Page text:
In a society as competitive as we have now, the last thing you need is a boss who puts you down instead of motivating you and raising your spirits at work.
We sat down with Sarah Taylor and Margaret Ng of Payroll Metrics, a payroll software company, to find out how they started from scratch and successfully broke the glass ceiling without stepping on any toes.
Sarah Taylor started her career as buyer, managing various portfolios and roles for the British Railways Board over the years. She eventually became the director of Payroll Metrics, which she co-founded. Meanwhile, Margaret Ng commenced her career in software development 30 years ago, and is now the Development Manager in one of the top performing pay offices in Australia.
These women worked their way up with their determination and hard work whilst motivating their teams, and communicating well with them. Here’s what they have to say about their journey to where they are today.
Note: This interview has been slightly edited for clarity.
Leaders in Heels: How did you start your career in the payroll industry?
Sarah Taylor: Perhaps more by accident than by design. I, along with the MD of Payroll Metrics [Greg McManus], co-founded the business. My strengths in the commercial field complemented Greg’s in software development, sales and marketing.
Margaret Ng: I first learnt about payroll for Australia whilst working for a software development company that was contracted to build a payroll system for their client.
LIH: Please tell us a little about your role in Payroll Metrics.
ST: I am the Commercial Director with responsibility for the Customer Services Team, Contracts, Third Party Arrangements and Finance. As well as being a director, I am also the secretary of the business!
MN: My role as Development Manager involves the analysis of customer requirements and statutory payroll requirements to design a solution based on the requirements. Architecture of the solution includes the database design and considerations for the procedural flows for various case scenarios.
I work with a team of developers. I also work with the director in deciding priorities and am responsible for creating specifications, scheduling, and allocating tasks to developers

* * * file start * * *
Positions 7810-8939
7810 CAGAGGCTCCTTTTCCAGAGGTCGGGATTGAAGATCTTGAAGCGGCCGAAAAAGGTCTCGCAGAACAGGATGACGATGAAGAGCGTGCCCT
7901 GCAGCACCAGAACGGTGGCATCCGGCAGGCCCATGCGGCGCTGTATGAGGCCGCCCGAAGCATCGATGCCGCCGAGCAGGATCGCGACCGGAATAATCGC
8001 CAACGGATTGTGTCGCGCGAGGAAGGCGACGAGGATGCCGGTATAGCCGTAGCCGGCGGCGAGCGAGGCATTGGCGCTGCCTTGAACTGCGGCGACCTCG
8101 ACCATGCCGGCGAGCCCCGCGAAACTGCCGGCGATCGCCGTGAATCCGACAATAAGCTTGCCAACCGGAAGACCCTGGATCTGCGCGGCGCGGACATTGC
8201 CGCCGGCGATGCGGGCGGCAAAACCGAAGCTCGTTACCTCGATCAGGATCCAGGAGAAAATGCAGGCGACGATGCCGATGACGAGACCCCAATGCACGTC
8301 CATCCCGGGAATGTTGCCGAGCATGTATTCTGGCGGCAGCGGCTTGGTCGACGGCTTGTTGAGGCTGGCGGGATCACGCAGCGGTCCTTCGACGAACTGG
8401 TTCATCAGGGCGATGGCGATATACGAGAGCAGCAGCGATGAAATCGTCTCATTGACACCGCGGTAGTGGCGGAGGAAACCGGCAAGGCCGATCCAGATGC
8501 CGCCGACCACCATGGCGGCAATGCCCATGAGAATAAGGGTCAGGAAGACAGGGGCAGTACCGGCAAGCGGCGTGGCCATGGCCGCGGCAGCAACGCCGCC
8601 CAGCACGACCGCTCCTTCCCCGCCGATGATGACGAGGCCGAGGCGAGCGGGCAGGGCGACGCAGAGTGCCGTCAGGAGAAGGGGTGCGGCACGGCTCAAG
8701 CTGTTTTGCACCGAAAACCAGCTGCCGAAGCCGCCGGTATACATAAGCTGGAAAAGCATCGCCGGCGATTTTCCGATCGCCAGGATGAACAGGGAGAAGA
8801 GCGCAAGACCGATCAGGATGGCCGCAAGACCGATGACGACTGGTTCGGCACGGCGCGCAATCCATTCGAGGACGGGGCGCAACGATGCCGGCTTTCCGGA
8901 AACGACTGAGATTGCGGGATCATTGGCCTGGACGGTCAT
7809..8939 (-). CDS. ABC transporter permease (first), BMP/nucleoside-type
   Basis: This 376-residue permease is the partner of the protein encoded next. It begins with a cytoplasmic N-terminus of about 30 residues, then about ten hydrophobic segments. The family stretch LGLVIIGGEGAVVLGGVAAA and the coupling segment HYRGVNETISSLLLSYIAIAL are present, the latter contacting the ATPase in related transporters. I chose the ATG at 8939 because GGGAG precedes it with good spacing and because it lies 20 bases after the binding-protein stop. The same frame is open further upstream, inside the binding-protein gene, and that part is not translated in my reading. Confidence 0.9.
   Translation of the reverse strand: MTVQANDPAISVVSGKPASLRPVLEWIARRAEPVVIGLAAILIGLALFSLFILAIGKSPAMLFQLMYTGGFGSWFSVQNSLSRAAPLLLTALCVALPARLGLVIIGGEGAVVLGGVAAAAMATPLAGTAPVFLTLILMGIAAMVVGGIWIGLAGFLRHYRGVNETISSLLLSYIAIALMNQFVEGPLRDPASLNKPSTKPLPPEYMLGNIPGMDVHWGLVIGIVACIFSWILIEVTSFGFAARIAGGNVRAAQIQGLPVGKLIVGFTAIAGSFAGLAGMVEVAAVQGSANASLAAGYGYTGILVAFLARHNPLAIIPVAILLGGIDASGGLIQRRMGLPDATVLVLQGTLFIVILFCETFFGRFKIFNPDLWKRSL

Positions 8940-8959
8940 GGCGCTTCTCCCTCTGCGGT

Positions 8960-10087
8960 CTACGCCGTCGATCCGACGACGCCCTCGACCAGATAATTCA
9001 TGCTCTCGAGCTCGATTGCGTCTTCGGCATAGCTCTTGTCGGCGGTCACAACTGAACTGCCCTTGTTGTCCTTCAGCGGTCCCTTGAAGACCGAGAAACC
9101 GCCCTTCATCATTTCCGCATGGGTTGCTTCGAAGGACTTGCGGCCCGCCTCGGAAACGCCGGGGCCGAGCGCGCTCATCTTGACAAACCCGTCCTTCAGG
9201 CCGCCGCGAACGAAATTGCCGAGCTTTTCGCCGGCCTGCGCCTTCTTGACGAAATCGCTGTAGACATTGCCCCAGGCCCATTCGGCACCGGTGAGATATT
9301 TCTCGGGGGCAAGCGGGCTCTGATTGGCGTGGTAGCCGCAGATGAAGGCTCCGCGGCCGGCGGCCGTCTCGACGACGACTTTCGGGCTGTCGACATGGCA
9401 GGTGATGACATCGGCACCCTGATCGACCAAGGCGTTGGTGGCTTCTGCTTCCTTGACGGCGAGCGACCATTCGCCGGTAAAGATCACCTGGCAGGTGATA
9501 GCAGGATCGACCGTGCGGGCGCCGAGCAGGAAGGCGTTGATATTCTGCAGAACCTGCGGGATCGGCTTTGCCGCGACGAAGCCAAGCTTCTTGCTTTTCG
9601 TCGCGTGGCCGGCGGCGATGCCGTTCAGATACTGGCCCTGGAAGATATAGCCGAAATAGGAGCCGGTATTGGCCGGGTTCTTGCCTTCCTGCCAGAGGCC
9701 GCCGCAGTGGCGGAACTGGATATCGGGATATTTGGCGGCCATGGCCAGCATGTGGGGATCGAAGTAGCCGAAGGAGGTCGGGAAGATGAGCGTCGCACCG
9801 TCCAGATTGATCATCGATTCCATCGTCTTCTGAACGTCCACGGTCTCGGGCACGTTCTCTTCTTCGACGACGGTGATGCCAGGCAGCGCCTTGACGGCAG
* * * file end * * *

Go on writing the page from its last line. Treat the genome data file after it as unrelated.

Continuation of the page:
LIH: What are the qualities that you possess, which helped you become the leaders that you are?
ST: Primarily, I am a self-starter. I love a challenge and am motivated by undertaking a task or project with no or little precedence. I’m a complete finisher who’s committed to stay the course until the project is successfully delivered.
MN: Communication is key! It’s important to be clear when giving directions and also important to state expected outcomes when assigning tasks. Also, working together in collaboration with the team is crucial. You need to respect them, and be open to receiving inputs and suggestions from the team. Finally, learn from your mistakes. Use them as learning opportunities.
LIH: How do you keep your team motivated?
ST: Communication and feeling valued are great motivators which I endeavor to adopt. I make time for my staff, to discuss issues, provide support and resolutions and create an open environment where people can contribute.
MN: A few simple things. Set clear goals. Work together and collaborate. Encourage team work. Praise good results.
LIH: How do you manage stress at work?
ST: I adopt a simple strategy – prioritise. I can only do one thing at a time, so I choose the most important to do, do it well and only then move on to the next.
MN: It depends on the circumstances. Stay calm and focused, take 1 step at a time and ask for assistance if you need it.
LIH: What are the highlights of your career?
ST: Starting up my own consultancy business and now, co-founding Payroll Metrics.
MN: Delivering a payroll system from scratch is a great challenge, and to make it a commercially suitable application is an achievement.
LIH: What challenges all throughout your career did you encounter? How did you resolve them?
ST: I was blessed in having people believe in me and what I could deliver. Therefore, my career moved forward. Third parties/outsiders might have had a different view of me from time to time, but I believe those I had the privilege to work with changed their view of me!
MN: Dealing with personality issues can be challenging, especially when team members undermines your authority or make comments about showing favouritism. Be open to listen to complaints and criticisms, but also be firm and stand your ground.
LIH: What advice can you give to aspiring female leaders?
ST: People believe in you. That’s why you’re there! Do your job and do it well. Don’t waste time looking over your shoulder or being someone you think you should be. Be yourself and believe in yourself.
MN: Believe in yourself and lead by example.